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By Michael Fitzhugh
News Editor

Not long after January’s sharp rebound of the BioWorld Biopharmaceutical Index, a quartet of new companies is moving to join the public market, led by sizable offerings priced by mitochondrial dysfunction-focused Stealth Biotherapeutics Inc., which is raising $78 million, and corneal remodeling company Avedro Inc. with its $70 million offering. Alongside them, eczema specialist Hoth Therapeutics Inc. priced a small $7 million IPO and cancer drug developer Anchiano Therapeutics Ltd. closed a $30.5 million offering. Taken together with five other Nasdaq joiners, the moves raise February 2019’s total IPO sum to $837.4 million, the most raised for a February since 2000, according to BioWorld data.

Despite the brisk momentum, none of last week’s offerings exceeded expectations, and only one got off to a relatively strong start.

American Depository Shares (NASDAQ:MITO) of Stealth, a Cayman Islands company that runs its Newton, Mass.-based business through a subsidiary, started trading Friday at $12 before closing at $11.90. The company initially filed in December 2018 to raise up to $86.25 million but later pared its offering back, pricing 6.5 million ADSs at the low end of a contemplated $12 to $14 range to raise $78 million.

Morningside Venture Investments, the company’s principal shareholder before the offering, committed to buying about $60 million of the ADSs in the IPO, suggesting an expectation for only modest outside demand. Jefferies LLC, Evercore Group LLC. and BMO Capital Markets Corp. are acting as joint book-running managers for the offering.

Stealth is focused on developing therapies for diseases involving mitochondrial dysfunction. In December, the FDA granted fast track designation for its lead investigational candidate, elamipretide, for the treatment of dry age-related macular degeneration with geographic atrophy. It is also studying elamipretide for the treatment of primary mitochondrial myopathy, Barth syndrome and Leber’s hereditary optic neuropathy.

Avedro Inc., a Waltham, Mass.-based company that’s using ultraviolet A light and a suite of single-use riboflavin drug formulations in its corneal remodeling platform, met an even cooler reception out the gate. Almost immediately after pricing its offering of 5 million shares at $14 per share, the company’s shares (NASDAQ:AVDR) fell to a $12.29 close on Thursday, sliding even lower before regaining some ground to close at $12.35 close on Friday.

Avedro uses its platform technology to strengthen, stabilize and reshape patient corneas using corneal cross-linking to treat conditions caused by changes in the shape of the eye that prevent light from focusing on the retina, causing blurred vision. As explained in its filing, the product is designed to “increase the collagen cross linking by using riboflavin in treatment of keratoconus by causing the collagen fibrils to thicken, stiffen and cross link and reattach to each other making the cornea stronger, more stable and in turn halting the disease progression.”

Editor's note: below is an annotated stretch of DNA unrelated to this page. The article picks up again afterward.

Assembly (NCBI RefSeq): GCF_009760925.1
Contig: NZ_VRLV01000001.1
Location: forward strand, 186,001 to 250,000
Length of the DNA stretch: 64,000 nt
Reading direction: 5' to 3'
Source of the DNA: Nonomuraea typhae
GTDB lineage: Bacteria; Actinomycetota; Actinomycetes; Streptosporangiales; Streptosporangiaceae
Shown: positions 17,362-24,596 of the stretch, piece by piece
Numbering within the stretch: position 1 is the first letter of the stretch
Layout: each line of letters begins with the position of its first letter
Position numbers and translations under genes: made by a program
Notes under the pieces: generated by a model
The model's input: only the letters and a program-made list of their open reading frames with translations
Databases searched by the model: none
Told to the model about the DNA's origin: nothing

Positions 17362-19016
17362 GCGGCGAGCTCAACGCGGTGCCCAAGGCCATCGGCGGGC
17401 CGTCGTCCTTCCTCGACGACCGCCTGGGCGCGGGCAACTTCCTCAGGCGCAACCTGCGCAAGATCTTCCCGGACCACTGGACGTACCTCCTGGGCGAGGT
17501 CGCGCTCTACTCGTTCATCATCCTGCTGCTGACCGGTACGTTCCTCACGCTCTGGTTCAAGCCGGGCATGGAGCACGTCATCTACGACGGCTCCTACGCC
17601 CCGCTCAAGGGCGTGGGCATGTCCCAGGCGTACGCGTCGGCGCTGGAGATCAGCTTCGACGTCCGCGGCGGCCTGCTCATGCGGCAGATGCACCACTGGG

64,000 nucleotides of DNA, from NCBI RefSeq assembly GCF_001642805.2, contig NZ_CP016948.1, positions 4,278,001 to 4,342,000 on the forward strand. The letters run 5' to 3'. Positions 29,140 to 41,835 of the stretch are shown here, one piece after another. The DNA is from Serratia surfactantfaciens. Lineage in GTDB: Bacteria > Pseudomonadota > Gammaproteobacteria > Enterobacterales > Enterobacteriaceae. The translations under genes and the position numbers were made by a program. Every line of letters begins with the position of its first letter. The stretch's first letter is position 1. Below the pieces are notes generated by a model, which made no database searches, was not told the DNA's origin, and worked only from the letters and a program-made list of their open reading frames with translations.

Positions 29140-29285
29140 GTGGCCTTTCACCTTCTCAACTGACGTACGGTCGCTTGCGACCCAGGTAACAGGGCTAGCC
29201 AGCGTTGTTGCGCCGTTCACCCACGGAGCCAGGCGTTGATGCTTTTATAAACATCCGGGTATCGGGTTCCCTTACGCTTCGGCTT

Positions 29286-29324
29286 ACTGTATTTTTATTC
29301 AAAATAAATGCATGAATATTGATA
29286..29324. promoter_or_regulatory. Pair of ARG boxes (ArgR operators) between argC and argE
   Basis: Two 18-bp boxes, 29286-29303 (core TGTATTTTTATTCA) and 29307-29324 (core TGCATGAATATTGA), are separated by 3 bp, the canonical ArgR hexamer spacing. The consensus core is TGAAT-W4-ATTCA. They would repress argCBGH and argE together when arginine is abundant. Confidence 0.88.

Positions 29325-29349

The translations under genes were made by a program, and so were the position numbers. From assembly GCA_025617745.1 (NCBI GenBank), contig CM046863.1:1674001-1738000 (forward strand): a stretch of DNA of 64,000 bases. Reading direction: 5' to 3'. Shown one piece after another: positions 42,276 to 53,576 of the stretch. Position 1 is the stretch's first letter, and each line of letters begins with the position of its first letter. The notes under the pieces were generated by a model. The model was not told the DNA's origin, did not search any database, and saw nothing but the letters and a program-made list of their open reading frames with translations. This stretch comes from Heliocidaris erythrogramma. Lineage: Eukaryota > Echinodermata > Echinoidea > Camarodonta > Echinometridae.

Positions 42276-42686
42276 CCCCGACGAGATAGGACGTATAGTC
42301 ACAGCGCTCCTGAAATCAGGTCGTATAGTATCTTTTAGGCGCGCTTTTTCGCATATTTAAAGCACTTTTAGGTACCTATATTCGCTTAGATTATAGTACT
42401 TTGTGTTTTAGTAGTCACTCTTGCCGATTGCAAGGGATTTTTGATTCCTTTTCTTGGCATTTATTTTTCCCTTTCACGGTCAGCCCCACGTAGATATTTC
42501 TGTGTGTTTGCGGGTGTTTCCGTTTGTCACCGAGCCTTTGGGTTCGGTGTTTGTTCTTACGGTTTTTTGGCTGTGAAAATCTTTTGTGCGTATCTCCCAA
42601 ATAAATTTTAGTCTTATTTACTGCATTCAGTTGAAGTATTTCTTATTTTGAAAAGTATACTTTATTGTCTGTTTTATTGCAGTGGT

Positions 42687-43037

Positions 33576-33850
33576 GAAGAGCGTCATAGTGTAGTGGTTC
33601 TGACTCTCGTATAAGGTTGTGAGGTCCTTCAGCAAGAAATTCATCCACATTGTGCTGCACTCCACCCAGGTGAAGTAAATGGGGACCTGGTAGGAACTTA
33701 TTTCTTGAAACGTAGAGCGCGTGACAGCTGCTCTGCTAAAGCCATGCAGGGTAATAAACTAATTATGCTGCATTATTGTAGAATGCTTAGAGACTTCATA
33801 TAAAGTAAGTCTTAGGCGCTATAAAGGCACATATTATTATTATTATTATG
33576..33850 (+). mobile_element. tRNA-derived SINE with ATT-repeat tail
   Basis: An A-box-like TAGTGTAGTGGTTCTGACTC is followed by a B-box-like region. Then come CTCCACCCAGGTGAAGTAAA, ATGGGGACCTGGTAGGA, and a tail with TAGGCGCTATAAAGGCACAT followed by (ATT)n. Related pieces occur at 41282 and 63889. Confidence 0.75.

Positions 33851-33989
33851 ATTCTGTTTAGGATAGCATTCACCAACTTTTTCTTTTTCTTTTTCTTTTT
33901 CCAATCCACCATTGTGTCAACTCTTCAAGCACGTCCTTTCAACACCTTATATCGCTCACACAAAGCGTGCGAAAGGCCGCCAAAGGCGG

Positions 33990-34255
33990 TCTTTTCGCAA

The company recorded revenue of $27.5 million and $27.7 million in 2018 vs. $20.2 million in 2017, an increase it attributed in part to increased drug revenue in the U.S. due to an increase in the average selling price of single-use riboflavin drug formulations sold.

Cambridge, Mass.-based Anchiano Therapeutics Ltd., formerly known as Biocancell Therapeutics Inc., also saw a hard landing during its debut. Following early plans to raise up to $40.2 million through an offering of 2.4 million ADSs, the company went through a recalibration to arrive at a more modest target in an IPO of about 2.7 million ADSs priced at $11.50 each, brining in $30.5 million at the offering’s close. By Friday’s close, company ADSs (NASDAQ:ANCN) had fallen to $9.30 each. Oppenheimer & Co. Inc. acted as the sole book-running manager for the offering.

Anchiano is working on a targeted gene therapy to improve the standard treatment for early stage bladder cancer. Proceeds from the offering were expected to meet the company’s capital needs for the next one-and-a-half years, the company said.

Finally, thinking small, New York -based Hoth Therapeutics Inc. at least partially bucked the trend. After initially contemplating an IPO intended to raise $13 million through a sale of about 1.8 shares priced between $5.50 and $6.50 each, it settled on a 1.3 million shares priced at $5.60 each. Despite the pullback, the company’s shares received a relatively warm welcome from investors, which drove shares (NASDAQ:HOTH) up 52.3 percent to $8.53 on Friday.

Hoth is working on two different topical creams, one intended to treat eczema and another designed to reduce post-procedure infections, accelerate healing and improve clinical outcomes for patients undergoing aesthetic dermatology procedures.

Other companies that commenced trading this month include Alector Inc., TCR2 Therapeutics Inc., Gossamer Bio Inc., Harpoon Therapeutics Inc., and Inmune Bio Inc. Three of the five have seen their shares secure gains since their debuts. TCR2 and Inmune have experienced dips below their initial offering prices.



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